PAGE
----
The following rules were original-filed on Feb. 24 with a hearing date of March 30:
  • Rule 5101:2-45-01 - Administration of the Title IV-E candidate for family first prevention services (FFPS) program.
  • Rule 5101:2-45-02 - Title IV-E candidate for family first prevention services (FFPS) program eligibility.
  • Rule 5101:2-45-03 - Reimbursement for Title IV-E candidate for family first prevention services (FFPS) program.
  • Rule 5101:2-45-04 - Traditional candidate for Title IV-E foster care.

The following rules were proposed for withdrawal:
  • Rule 5101:2-5-13 - Required agency policies and procedures. Note that this rule has been placed into pre-clearance until March 26 – see above.
  • Rule 5101:2-9-21 - Care, supervision and discipline.
Resources and Clips

Center of Excellence announcement
The Ohio Department of Mental Health and Addiction Services announced that the Case Western Reserve University Center for Innovative Practices at the Begun Center for Violence Prevention Research and Education, a part of the Jack, Joseph, and Morton Mandel School of Applied Social Sciences , has been awarded a two-year contract to coordinate a new statewide Child and Adolescent Behavioral Health Center of Excellence. PCSAO is pleased to be part of this effort. Read more.

Statewide Trauma-Informed Care Summit registration opens
The Ohio Department of Mental Health and Addiction Services (OhioMHAS) will host the Eighth Annual Trauma-Informed Care Summit virtually May 18-19. This year’s theme is “Creating Environments of Resiliency and Hope: Trauma-Informed Care Inside a Pandemic.” Cost is $39. Click here to register.
Child Protection in the News
Human services groups that testified before the committee included the Ohio Association of Foodbanks, the Ohio Nurses Association, the Public Children Services Association of Ohio, the Children's Defense Fund of Ohio, the Ohio Provider Resources Association, the Ohio Association of Area Agencies on Aging, and a number of county children services agencies.

Ohio will create a statewide center which will offer support to child and adolescent behavioral health programs and agencies, including providing services to keep children out of foster care. Ohio's Child and Adolescent Behavioral Health "Center of Excellence" will offer training and technology and administrative services, including increased access to government support through telehealth. Multiple departments, including Job and Family Services and the Mental Health and Addiction Services, created the request for qualified contractors to help develop the center.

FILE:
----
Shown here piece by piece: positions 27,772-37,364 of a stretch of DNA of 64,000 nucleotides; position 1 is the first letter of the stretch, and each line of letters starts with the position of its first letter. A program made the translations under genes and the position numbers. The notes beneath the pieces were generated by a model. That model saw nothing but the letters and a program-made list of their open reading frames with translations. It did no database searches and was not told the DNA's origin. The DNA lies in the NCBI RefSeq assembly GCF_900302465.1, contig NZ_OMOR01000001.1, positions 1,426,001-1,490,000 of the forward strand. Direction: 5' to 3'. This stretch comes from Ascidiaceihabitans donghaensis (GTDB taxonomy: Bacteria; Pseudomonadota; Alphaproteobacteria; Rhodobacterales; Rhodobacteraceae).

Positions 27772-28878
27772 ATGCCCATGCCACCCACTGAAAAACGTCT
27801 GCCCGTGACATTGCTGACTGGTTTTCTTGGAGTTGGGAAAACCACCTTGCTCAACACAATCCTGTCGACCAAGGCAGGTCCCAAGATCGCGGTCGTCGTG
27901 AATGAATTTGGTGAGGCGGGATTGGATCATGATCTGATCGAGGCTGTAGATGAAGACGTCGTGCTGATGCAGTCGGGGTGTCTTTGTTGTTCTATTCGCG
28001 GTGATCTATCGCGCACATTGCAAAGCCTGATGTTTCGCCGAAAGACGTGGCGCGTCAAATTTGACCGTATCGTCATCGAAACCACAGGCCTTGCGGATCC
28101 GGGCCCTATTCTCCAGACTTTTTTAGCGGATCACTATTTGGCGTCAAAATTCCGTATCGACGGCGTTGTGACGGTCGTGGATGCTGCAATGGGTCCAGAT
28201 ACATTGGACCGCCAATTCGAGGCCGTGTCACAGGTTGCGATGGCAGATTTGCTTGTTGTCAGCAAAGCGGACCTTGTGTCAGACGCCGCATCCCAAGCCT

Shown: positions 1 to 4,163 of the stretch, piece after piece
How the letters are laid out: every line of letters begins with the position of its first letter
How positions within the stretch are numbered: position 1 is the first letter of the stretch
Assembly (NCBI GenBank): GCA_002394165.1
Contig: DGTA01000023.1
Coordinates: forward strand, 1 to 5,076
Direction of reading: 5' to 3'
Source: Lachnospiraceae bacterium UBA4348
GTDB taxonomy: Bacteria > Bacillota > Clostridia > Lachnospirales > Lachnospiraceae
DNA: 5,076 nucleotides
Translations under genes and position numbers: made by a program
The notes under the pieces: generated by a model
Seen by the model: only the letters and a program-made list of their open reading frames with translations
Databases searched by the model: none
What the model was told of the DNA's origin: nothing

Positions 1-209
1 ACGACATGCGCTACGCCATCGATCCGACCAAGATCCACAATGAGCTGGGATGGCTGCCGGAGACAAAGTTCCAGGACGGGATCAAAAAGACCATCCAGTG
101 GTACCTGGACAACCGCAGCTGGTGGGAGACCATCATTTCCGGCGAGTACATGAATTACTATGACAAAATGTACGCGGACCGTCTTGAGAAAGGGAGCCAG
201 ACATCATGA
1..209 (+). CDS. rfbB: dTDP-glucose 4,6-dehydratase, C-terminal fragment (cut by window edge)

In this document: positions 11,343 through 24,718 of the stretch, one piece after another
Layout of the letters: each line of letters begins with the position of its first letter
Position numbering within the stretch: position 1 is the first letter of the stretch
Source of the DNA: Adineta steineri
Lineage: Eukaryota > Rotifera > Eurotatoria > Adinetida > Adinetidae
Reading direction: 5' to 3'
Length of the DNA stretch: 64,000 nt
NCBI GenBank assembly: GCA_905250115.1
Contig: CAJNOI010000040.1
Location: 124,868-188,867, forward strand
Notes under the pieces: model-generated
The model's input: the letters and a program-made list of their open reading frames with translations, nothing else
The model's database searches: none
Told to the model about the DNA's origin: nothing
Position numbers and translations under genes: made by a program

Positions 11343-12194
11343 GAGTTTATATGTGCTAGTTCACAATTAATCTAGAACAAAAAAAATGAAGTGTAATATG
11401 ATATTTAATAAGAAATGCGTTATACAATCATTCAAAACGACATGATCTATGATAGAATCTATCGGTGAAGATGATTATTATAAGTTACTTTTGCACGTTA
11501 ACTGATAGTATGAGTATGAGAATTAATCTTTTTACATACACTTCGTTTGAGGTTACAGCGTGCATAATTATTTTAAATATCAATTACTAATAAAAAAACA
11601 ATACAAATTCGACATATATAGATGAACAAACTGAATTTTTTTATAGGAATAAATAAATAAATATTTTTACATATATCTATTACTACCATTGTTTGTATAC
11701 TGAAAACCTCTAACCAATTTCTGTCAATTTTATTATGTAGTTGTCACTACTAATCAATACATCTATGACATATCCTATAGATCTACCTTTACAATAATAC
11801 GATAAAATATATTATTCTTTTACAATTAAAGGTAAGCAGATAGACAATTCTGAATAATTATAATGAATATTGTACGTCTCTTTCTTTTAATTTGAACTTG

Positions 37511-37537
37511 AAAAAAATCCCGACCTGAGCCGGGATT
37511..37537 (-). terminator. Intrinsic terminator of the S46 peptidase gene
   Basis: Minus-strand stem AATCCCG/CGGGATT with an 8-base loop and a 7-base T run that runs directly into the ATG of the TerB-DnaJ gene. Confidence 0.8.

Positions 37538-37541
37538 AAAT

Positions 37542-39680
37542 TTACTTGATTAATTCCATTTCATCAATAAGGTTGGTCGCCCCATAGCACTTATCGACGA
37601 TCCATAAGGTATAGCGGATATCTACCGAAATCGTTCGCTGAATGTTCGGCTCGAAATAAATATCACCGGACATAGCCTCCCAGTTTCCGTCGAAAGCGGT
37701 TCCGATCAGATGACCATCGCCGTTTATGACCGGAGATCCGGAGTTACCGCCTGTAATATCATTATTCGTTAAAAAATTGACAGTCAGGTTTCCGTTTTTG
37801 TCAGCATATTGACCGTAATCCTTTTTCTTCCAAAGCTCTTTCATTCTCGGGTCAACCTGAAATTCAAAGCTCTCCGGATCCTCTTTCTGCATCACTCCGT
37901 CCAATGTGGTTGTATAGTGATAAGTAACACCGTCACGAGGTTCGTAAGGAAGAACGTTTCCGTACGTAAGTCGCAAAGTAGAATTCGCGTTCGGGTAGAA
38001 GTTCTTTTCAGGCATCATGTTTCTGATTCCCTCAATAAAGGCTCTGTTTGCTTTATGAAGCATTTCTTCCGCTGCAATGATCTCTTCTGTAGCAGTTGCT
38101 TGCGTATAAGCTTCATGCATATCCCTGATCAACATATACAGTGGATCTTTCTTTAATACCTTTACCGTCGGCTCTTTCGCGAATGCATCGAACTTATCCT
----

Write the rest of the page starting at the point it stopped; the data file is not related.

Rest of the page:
This has already been a time of tragedy and loss for so many. The recent news of small children dying in tragic circumstances, left our community reeling. How could this happen? How could children be left in an icy river? This kind of heartache is not new, but the vicious cycle of abuse and neglect can be broken. Every day, our passionate staff and committed volunteers at ProKids work tirelessly on behalf of Hamilton County's abused and neglected children - facing our children's trauma and helping them find a way forward. At ProKids, we provide training and support - flexible and online - to help these volunteers become Court Appointed Special Advocates.
As the community continues to mourn a Middletown boy believed to be murdered, leaders of a Cincinnati-area organization are hoping their trauma training program can help other kids in similar situations. Leaders of nonprofit Trauma Free World are inspired to help make a change wherever it is needed. The organization is made up of therapists and child welfare workers who offer trauma training. So far, they say they have trained people in 72 countries.
Montgomery County Children Services will host an online hiring event this week to attract new caseworkers to an agency that remains fraught with continual departures from jobs that are difficult under normal circumstances. "We've had massive turnover since 2019. That still has been part of the problem on top of the pandemic," said Mason Montgomery, president of the union that represents caseworkers and other Children Services workers.
Becoming an adult can be a challenging time for anyone, but for foster children, the 18th birthday is a life-changing event for which they may not be prepared.
Advocates for children's services are criticizing Gov. Mike DeWine's proposed two-year state budget, which includes a funding increase in the first year and a decrease in the second. Advocates say it won’t be enough to help counties deal with soaring costs with more than 15,000 children in foster care in Ohio.
According to Licking County Job and Family Services Director John Fisher, an "overwhelming majority" of Ohio counties do not let eligible foster children drive, including Licking County. But, he explained it's a more complicated issue than whether a foster child can drive or not. For children who are in Licking County's custody, whether temporarily or after their parents' custody has been severed, Fisher explained the county's responsibility is to protect the child, train them, discipline them, and provide food, shelter, education and medical care.
For as long as Prosecutor Ron Welch has worked in Muskingum County, it has been his goal to establish a local advocacy center for children who are victims of physical and sexual abuse. After years of planning, a newly formed partnership with a foundation connected to a Frazeysburg business is the ticket to bringing that dream to reality by the end of the year.
The alleged murder of a Middletown 6-year-old by his mother has called into question what can be done if parents don't want their kids anymore, and legal experts say they can't just give up their children.
Calendar and Job Postings
March 15 | Legislative Committee Meeting
March 17 | Southwest District Meeting

Note: Meetings will be held via web meeting for the foreseeable future.

Looking for a career in child protection? Or a new position to challenge yourself?